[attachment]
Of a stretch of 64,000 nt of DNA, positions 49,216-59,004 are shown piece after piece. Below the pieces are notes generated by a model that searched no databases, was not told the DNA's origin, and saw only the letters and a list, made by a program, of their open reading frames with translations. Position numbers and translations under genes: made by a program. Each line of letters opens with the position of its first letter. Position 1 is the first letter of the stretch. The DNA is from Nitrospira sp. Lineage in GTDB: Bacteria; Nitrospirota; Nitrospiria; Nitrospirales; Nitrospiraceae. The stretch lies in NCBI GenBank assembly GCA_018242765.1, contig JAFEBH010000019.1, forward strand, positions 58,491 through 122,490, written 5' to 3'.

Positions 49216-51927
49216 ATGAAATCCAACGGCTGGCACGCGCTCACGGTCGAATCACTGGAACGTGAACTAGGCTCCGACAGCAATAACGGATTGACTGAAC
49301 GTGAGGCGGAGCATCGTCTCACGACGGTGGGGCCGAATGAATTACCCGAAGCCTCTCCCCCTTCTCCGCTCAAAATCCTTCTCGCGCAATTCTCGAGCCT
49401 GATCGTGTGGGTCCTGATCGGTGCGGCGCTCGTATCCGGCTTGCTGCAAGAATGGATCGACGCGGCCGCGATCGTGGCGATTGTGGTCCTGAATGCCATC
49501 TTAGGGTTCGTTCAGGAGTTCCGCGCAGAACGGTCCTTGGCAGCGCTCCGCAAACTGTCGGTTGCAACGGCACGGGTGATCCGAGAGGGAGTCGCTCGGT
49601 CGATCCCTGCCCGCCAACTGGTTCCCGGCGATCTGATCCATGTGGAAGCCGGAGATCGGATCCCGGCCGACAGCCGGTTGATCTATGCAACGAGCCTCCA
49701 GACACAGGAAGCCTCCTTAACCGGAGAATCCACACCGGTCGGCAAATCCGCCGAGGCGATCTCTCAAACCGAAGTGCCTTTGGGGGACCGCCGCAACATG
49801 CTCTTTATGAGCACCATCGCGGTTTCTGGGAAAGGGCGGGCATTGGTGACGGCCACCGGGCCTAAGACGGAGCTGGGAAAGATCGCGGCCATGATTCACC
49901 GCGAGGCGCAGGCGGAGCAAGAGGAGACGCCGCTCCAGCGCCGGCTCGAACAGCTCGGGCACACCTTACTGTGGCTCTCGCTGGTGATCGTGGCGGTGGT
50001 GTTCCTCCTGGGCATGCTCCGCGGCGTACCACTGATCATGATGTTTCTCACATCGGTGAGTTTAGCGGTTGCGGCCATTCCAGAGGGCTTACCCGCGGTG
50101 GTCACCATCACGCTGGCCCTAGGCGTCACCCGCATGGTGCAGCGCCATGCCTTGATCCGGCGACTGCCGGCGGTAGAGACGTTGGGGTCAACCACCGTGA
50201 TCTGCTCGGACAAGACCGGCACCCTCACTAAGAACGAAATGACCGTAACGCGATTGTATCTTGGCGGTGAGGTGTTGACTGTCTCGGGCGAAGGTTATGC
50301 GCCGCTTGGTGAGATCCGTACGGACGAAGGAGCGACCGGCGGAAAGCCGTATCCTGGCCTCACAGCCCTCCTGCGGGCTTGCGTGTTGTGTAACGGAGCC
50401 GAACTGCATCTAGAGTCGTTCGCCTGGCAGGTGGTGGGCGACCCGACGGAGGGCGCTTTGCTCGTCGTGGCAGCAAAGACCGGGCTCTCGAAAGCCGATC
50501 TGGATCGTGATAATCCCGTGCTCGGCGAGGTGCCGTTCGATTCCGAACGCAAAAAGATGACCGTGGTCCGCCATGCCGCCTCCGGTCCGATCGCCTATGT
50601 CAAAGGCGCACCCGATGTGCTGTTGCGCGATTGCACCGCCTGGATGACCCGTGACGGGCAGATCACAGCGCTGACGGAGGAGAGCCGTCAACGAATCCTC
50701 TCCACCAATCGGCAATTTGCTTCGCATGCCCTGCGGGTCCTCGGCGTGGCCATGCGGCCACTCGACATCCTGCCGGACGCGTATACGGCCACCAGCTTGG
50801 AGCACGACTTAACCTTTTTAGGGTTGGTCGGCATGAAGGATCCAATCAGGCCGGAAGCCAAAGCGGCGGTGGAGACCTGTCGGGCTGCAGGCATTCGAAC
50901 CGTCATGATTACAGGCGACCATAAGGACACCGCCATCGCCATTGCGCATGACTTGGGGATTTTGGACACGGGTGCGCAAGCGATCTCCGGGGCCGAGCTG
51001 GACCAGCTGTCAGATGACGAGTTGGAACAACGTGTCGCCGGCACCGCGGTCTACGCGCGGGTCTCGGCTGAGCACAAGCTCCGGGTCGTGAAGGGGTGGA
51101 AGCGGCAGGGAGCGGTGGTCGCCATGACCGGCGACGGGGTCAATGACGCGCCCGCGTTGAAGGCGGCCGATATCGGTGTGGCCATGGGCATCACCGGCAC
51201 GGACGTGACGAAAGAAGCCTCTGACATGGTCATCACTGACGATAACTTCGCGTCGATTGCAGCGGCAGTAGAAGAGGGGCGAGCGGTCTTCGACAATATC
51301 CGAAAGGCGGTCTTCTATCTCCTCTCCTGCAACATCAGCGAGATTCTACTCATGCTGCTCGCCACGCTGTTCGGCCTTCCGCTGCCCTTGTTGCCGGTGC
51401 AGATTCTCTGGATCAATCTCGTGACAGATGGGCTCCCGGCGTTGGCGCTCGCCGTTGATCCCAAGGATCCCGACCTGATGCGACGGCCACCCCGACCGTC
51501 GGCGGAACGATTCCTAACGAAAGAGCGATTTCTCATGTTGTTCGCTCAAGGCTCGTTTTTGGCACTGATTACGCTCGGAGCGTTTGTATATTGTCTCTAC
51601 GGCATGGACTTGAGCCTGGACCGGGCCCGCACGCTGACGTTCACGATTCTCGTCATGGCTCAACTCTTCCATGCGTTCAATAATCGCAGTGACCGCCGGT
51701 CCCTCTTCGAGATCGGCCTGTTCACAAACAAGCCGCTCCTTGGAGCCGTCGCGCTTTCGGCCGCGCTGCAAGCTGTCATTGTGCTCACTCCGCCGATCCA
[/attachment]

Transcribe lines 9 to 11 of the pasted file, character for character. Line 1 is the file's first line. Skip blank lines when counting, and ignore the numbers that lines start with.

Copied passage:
49801 CTCTTTATGAGCACCATCGCGGTTTCTGGGAAAGGGCGGGCATTGGTGACGGCCACCGGGCCTAAGACGGAGCTGGGAAAGATCGCGGCCATGATTCACC
49901 GCGAGGCGCAGGCGGAGCAAGAGGAGACGCCGCTCCAGCGCCGGCTCGAACAGCTCGGGCACACCTTACTGTGGCTCTCGCTGGTGATCGTGGCGGTGGT
50001 GTTCCTCCTGGGCATGCTCCGCGGCGTACCACTGATCATGATGTTTCTCACATCGGTGAGTTTAGCGGTTGCGGCCATTCCAGAGGGCTTACCCGCGGTG